Gordon Growth Model: Pros and Cons
The Gordon growth model is a well known and widely known model for valuing equity securities. However, as with every model, there are some pros and cons that need to be understood before this model is applied. Understanding of these pros and cons will help differentiating between situations wherein it would be prudent to apply the Gordon growth model and situations wherein that would not be the case.
The points in favor of the Gordon growth model i.e. the pros have been listed first:
- Simplicity:The Gordon growth model is extremely simple to explain and understand. It does not take too much intelligence to assume that the dividends are expected go an increasing at a constant rate. This simplicity is what makes this model widely understood and therefore widely used. More complex models have been proposed in place of the Gordon model. But the Gordon model has stood the test of time, because it mimics the dividend pattern exhibited by most companies and it does so while maintaining its simplicity.
- Reverse Logic:Gordon growth model need not be applied only to find the correct intrinsic value of the share. Instead, given the current share price, a reverse analysis can be conducted and the growth rate being implied in the current market price can be found out. This helps in stating facts in a manner which is intuitively understandable. For instance, if the result of this backward analysis is that the dividends are expected to grow 20% year on year forever, then we know that this is not possible and the firm is overvalued. When the whole economy grows at an average of 3% to 5% per annum, how can a single firm continue to grow at 20% forever?
- Scope:The Gordon growth model is applicable to most companies, especially if the company has a relatively mature and stable business. Also, the Gordon growth model can be used to find out if the indices are valued correctly or whether the market is amidst a bubble.
At the same time, the points against Gordon growth model i.e. the cons are as follows:
- Precision Required:The Gordon growth model is highly sensitive to changes in inputs. For instance if you change the required rate of return (r) or the constant growth rate (g) even a little bit, then there will be a huge change in the resultant terminal value and therefore the value of the stock. Hence, for the model to be accurate, the inputs have to be forecasted very accurately. The problem is that these inputs cannot be forecasted with a great degree of precision by investors.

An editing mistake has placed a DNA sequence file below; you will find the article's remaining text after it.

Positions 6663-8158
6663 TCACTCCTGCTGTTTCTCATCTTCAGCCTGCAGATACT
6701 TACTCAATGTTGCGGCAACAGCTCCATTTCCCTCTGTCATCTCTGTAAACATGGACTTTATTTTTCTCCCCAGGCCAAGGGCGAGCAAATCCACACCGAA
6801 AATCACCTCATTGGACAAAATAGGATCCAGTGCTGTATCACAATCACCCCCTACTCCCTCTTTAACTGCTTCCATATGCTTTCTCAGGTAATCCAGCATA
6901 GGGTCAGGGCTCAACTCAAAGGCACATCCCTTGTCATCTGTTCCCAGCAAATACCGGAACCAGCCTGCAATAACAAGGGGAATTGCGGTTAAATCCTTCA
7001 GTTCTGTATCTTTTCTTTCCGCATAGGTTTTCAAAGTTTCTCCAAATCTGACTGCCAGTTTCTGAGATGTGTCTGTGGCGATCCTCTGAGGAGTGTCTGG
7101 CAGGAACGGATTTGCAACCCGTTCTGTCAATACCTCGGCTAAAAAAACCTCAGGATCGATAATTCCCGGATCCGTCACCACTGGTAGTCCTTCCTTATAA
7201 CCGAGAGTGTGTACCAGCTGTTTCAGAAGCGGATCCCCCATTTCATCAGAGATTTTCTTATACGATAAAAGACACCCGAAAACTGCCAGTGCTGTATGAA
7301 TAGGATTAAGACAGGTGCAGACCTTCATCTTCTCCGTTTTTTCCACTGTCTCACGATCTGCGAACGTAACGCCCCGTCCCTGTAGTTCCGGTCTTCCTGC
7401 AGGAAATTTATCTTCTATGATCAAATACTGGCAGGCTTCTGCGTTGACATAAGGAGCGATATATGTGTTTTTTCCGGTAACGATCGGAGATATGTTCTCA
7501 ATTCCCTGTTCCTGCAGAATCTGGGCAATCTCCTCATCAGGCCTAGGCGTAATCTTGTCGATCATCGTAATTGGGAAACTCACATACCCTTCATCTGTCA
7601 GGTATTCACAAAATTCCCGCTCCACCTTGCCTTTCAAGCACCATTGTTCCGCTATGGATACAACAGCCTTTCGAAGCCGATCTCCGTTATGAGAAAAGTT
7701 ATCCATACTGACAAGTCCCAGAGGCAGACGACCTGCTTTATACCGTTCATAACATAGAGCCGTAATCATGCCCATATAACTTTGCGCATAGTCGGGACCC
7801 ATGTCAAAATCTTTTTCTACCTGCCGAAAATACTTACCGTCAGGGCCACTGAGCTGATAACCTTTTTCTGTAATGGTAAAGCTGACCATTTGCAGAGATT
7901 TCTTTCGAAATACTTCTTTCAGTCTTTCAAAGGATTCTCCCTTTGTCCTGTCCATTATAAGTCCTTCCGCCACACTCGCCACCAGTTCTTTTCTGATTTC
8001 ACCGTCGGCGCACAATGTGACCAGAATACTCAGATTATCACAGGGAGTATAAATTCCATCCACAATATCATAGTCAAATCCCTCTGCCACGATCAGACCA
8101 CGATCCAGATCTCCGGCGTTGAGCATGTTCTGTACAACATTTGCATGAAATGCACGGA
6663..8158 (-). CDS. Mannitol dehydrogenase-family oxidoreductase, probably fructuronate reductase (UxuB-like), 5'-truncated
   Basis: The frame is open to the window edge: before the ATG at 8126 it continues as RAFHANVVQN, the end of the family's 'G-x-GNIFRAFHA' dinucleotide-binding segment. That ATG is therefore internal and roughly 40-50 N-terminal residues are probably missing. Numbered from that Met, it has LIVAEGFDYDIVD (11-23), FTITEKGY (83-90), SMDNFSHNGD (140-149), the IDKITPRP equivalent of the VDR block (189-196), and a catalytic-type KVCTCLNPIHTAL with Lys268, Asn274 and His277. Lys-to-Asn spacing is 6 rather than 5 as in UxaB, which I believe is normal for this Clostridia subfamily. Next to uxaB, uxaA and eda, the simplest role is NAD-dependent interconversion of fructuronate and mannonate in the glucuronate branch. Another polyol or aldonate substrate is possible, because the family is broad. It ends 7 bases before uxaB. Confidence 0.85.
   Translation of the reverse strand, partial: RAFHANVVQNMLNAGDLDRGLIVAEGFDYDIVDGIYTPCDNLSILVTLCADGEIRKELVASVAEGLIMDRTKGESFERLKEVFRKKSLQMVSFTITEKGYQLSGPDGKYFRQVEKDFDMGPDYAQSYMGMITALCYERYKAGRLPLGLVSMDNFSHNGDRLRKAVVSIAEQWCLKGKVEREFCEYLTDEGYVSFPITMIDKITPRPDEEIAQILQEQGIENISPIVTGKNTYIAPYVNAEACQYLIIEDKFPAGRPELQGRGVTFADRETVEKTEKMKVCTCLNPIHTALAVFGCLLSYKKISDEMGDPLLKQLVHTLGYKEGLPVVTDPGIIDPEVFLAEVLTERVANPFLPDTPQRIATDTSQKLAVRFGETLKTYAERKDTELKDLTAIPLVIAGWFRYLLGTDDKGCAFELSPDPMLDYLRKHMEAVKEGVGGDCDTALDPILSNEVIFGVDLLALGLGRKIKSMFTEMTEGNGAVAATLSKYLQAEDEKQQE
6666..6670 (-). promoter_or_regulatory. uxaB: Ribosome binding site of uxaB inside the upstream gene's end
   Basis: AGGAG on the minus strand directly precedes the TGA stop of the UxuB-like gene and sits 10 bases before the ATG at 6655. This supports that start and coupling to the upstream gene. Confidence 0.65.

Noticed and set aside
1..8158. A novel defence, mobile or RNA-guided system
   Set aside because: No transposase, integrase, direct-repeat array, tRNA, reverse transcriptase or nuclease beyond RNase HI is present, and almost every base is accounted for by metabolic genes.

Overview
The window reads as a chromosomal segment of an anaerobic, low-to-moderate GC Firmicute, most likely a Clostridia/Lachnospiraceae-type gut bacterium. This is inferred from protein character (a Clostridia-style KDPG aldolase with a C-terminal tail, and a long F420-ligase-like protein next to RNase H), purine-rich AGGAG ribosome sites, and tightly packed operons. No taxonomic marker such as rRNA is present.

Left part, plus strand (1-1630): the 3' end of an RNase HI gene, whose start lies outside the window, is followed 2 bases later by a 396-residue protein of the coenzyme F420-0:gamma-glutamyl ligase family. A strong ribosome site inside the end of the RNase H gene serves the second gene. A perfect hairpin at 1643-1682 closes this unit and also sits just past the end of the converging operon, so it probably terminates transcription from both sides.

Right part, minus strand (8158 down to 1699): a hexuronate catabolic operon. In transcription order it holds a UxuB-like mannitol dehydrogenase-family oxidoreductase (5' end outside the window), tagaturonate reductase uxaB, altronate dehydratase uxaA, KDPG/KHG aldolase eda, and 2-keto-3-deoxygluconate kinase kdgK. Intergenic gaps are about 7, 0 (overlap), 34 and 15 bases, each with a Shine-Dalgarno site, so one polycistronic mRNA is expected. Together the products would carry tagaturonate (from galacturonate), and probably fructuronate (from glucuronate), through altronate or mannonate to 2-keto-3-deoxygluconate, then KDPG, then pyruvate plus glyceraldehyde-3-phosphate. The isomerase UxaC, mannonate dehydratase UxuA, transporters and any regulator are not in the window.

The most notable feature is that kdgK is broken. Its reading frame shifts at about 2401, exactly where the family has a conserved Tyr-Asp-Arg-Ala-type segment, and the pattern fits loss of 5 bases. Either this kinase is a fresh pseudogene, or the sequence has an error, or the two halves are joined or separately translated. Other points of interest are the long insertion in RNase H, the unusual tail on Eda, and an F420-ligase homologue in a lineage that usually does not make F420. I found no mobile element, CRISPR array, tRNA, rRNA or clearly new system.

- Non Linear Growth Patterns: Also, the Gordon growth model assumes a constant growth rate. This makes the growth of the companys dividends appear linear. In reality, empirical evidence has proven that dividend growth is seldom linear. The reason behind this is the existence of business cycles. During boom times, companies experience a surge in earnings and pay out generous dividends and during lean times they pay out lesser dividends. Of course, companies make an attempt to smoothen out these dividend payments. However, it is difficult if not impossible. Even the American telecom giant (AT&T) which has always been known for its impeccable dividend payouts had to cut dividends when it fell on rough times. Thus, the dividend payouts are non-linear to say the least and Gordon growth model may not be the best approximation.
As such the Gordon growth model is susceptible to the garbage in garbage out syndrome. Even if slightly inaccurate assumptions are used, the results will be way off the mark!
To conclude, it would be apt to say that Gordon growth model has more pros than cons. Analysts must be careful to avoid the pitfalls associated with the use of the model. Overall, it is a handy tool to estimate the value of equity of any company.
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